Throughout Europe, governments (including the recently elected Conservative–Liberal Democrat coalition government in the United Kingdom) are tackling their deficits by raising taxes and cutting public spending and by taking really tough steps for Europeans (including reducing public pension schemes, cutting services and pairing back public sector employment). If the French are taking on pension entitlements, you know it’s serious! The trick will be not to overdo it and contribute to a worldwide, double-dip Grand Recession. In the long run, generous health and pension costs will have to be paid for through the toil and taxes of young immigrants from within the European borders and beyond, who will be needed to sustain economic growth in the European Union.
Africa wakes up. Following a superbly organized World Cup, South Africa was seen by the world as a modern, sophisticated nation. The whole of Africa may have an opportunity to come into its own in the next two decades and climb out of the post-colonial malaise of corruption, political and tribal infighting, and crushing poverty and disease. What if China chose to subsidize African growth and consumption instead of American, in exchange for access to Africa’s natural resources: What would the global economy of 2050 look like? We might find out in the decades ahead.
Latin America turns up. The Latin American miracle is that it has not collapsed in its last 50 years of economic turmoil. Progress is being made through a weird combination of petro-socialism (such as Venezuela), narco-autocracy as in Colombia, and good old-fashioned industrialization in Brazil and Argentina. A growing middle class market and a lot of natural resources make all of Latin America another natural target for Asian investment and economic partnership.
Islam wants up. There are about a billion Muslims in the world, and most live in economically repressed nations. Some citizens, like the Saudis and Kuwaitis, get bought off by their oil-rich leaders, while migrant workers from Pakistan do all the hard work. Other Islamic countries—Iraq and Afghanistan come to mind—struggle economically and remain horrible examples of corruption, inequity and inefficiency. Countries like Turkey (not without its own problems), which is secular in government and mostly Islamic in the private lives of its citizens, represents, perhaps, the best possible example of how Islamic nations can embrace freedom, democracy and markets without losing face or faith.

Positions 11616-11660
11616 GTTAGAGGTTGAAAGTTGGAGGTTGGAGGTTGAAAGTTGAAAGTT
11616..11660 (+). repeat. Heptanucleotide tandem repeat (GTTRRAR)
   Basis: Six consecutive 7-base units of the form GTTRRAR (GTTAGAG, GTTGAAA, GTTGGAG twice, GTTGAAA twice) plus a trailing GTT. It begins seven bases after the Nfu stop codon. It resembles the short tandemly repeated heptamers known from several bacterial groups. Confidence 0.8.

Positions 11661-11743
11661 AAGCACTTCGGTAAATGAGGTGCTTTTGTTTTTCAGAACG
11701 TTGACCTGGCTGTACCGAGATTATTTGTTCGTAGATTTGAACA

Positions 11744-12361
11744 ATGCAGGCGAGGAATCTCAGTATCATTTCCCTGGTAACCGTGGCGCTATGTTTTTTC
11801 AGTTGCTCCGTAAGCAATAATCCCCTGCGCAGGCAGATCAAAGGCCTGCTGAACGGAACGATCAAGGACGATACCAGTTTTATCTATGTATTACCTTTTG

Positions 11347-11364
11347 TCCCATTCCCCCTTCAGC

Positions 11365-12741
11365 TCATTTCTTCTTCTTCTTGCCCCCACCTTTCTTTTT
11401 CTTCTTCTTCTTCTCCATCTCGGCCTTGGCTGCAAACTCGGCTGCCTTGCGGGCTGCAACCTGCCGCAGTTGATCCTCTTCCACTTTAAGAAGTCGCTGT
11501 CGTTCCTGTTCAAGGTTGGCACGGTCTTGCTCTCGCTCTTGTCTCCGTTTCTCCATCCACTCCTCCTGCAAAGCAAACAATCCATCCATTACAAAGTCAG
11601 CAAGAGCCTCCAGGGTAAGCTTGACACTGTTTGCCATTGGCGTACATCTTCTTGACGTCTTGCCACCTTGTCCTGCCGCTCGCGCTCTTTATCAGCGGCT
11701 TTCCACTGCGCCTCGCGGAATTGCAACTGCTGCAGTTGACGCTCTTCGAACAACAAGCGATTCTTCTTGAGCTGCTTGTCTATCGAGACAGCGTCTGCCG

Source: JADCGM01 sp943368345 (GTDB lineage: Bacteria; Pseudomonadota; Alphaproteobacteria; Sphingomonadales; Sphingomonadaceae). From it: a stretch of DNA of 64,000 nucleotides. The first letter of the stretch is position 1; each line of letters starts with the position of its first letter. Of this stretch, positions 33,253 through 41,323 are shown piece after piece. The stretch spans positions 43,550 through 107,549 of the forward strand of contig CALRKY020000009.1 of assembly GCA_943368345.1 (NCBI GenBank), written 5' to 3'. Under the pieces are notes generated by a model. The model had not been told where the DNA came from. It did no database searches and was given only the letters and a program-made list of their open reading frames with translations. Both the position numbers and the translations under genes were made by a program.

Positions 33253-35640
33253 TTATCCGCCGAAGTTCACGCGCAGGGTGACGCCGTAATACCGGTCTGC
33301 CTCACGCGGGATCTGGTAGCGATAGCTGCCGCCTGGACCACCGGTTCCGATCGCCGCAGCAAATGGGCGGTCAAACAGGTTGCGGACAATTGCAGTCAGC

The United States ’fesses up. And we in the United States, yes, we need to ’fess up. We need to ’fess up that lower taxes means higher deficits. And that Proposition 13–like tax provisions, and the tax deductibility of mortgage interest, may be great if you have them as individuals, but as a society, they are luxuries that we cannot afford. And that most government spending at the state and local levels goes to health care for the poor, education and prisons, and no one wants to cut these programs. But that, in turn, generous public sector pensions and health benefits for workers in those sectors are unsustainable. And finally, that rising health care costs are the primary threat to long-term budget deficits, not because of more old people, or more poor people, or more covered people under Obamacare, but because of the continuously rising intensity, and thus costs, of medical services for people in public programs. And before you say, “Well, shift them to private programs,” the problem is that private programs are even more costly, and most people can’t pay for them anyway; it’s all too expensive, and most of us need a subsidy. Unless we change the way we do what we do.
In Search of the Next Economy: The U.S. View
Look, it’s really not that bad. I believe in the United States and the energy and ability of its people to create a better life. I also believe that the Chinese and the Indians and the Brazilians and the Russians and the Turks and the Estonians want that, too, if you give them half a chance. It will all work out in the end. Trust me.
Let me offer one view of how the U.S. economy may reshape itself over the next decade, and what it means for health care. The economy may be composed of a number of very different sectors: